When I was playing sport, I have to admit performing well was a combination of being about the internal satisfaction that brought, helping the team perform well but also to a degree about being recognised as a good performer.
It certainly wasn’t all about being recognised, I was certainly never the best at any sport that I played, but there was an element of me that appreciated being appreciated.
As my coaching developed, it became about the teams I coached performing well, and developing the players’ skills, their knowledge of the game and their ability to make good decisions under pressure.
Of the two phases of my sporting life, I must admit that the longer lasting satisfaction came from the coaching. To see players take the skills you had taught them and implement them week by week brought a tremendous amount of satisfaction, and at times even though the team didn’t win every week, the development continued on a regular basis.
As I have progressed into adventure coaching, the same applies. I still get a buzz out of climbing a mountain, that never goes away, but there’s little about it that is important to me in terms of being recognised for having done that. I don’t mean that I don’t care when someone tells me they like what I have achieved, it’s still important to recognise praise and respond to it when someone offers it.
What I really prefer to do is to focus on the achievements of the clients – for some it’s a new challenge to conquer, a new mountain on their list of achievements. For others, it may be their first time attempting such a feat, it may even be that they have never walked 15kms in one go before, and that should be acknowledged and celebrated as a great achievement.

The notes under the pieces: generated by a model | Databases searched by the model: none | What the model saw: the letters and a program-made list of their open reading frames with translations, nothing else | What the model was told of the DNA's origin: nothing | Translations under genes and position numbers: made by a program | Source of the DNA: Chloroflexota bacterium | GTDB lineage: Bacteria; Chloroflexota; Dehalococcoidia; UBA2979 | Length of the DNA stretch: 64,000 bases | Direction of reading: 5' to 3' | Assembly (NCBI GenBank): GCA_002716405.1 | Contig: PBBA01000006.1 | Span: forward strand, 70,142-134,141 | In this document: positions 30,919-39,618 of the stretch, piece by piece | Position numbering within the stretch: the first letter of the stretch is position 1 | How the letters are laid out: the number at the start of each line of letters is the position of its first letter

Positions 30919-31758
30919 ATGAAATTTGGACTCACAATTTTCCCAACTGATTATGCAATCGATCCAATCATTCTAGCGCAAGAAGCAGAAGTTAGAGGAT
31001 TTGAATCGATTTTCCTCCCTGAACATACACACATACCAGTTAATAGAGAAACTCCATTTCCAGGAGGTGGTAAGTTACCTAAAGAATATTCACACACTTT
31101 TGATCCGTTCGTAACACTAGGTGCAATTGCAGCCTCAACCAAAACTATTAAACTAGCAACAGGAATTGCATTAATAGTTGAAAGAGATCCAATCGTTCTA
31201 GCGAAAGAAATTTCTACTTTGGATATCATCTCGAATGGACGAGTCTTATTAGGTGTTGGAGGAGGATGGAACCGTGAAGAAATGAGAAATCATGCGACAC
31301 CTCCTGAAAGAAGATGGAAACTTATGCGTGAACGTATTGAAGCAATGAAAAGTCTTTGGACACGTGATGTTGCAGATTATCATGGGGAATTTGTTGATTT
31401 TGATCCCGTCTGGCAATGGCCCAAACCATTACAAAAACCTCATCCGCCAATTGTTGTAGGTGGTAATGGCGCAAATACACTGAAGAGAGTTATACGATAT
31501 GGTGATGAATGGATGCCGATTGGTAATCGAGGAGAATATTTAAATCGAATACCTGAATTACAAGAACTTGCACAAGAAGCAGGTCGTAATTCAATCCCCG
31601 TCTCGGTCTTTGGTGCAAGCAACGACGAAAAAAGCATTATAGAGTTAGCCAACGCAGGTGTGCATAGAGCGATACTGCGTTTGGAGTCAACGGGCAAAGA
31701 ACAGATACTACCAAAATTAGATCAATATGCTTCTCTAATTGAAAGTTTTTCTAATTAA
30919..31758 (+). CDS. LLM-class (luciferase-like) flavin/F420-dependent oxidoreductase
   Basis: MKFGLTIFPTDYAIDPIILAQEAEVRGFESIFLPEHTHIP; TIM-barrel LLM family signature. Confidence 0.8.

Everyone has some sort of mountain to climb – whether it’s physical or metaphorical.
For some it’s taking the steps to join a gym, or to go out to a bar with friends if they’ve been separated for a while, or to go to the supermarket on their own if they have social anxiety disorder.
There are all sorts of battles being fought by all sorts of people on a daily basis.
Some people get stuck though in needing the extrinsic motivation, pats on the back from others.
Some people get caught up in telling everyone what they are going to do, but don’t actually make those things happen.
Others pass through this stage and find happiness in doing things to feel good about themselves.
There are those who waver between the two depending on the situation and the context they find themselves in.
Why do you do what you do?
Your weekend Parkruns, your CrossFit sessions, your food preparation pics on social media?
There’s nothing wrong with doing any or all of these things, but do you know deep down why you do them?
These are pretty cool things to do, they’re certainly going to help you be healthy and get you around motivated people. They’re not a bad thing at all. But why do you do them?
And if you are not doing something active, not following a healthy diet, not committing to your goals, or in the case of our business, not following through and turning up to an event you committed yourself to – why are you doing those things? Or why are you not doing those things that would help you achieve them?
Are you recycling the same story about why you can’t/won’t/don’t do them?
Are those reasons even valid?
Have you said them out loud and listened to them as they would sound to someone else’s ears?
That’s a trick I’ve taught myself.
I’ve had to, because there have been plenty of times when I’ve not done the things needed to achieve a goal.
But to say them out loud, to someone else, puts a whole new spin on it.
You can justify those reasons to yourself in your mind, because you think nobody else will hit you with a hard truth about them.
Say them out loud. See how they sound.
Do they still hold weight?
Do they sound a little lame?